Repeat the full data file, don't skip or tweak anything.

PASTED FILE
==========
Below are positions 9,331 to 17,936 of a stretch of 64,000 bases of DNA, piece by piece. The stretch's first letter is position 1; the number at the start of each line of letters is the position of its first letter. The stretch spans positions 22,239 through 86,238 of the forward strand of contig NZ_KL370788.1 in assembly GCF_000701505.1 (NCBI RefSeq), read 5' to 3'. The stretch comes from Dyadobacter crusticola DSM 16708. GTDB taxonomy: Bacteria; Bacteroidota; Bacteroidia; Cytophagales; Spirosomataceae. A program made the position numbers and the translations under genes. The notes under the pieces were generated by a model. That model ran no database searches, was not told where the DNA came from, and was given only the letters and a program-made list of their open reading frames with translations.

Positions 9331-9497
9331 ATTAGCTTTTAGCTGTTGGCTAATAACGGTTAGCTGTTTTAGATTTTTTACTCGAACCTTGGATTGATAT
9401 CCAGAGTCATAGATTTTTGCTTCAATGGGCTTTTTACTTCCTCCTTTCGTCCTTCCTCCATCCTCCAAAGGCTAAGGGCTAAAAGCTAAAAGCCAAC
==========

Below are positions 9,331 to 17,936 of a stretch of 64,000 bases of DNA, piece by piece. The stretch's first letter is position 1; the number at the start of each line of letters is the position of its first letter. The stretch spans positions 22,239 through 86,238 of the forward strand of contig NZ_KL370788.1 in assembly GCF_000701505.1 (NCBI RefSeq), read 5' to 3'. The stretch comes from Dyadobacter crusticola DSM 16708. GTDB taxonomy: Bacteria; Bacteroidota; Bacteroidia; Cytophagales; Spirosomataceae. A program made the position numbers and the translations under genes. The notes under the pieces were generated by a model. That model ran no database searches, was not told where the DNA came from, and was given only the letters and a program-made list of their open reading frames with translations.

Positions 9331-9497
9331 ATTAGCTTTTAGCTGTTGGCTAATAACGGTTAGCTGTTTTAGATTTTTTACTCGAACCTTGGATTGATAT
9401 CCAGAGTCATAGATTTTTGCTTCAATGGGCTTTTTACTTCCTCCTTTCGTCCTTCCTCCATCCTCCAAAGGCTAAGGGCTAAAAGCTAAAAGCCAAC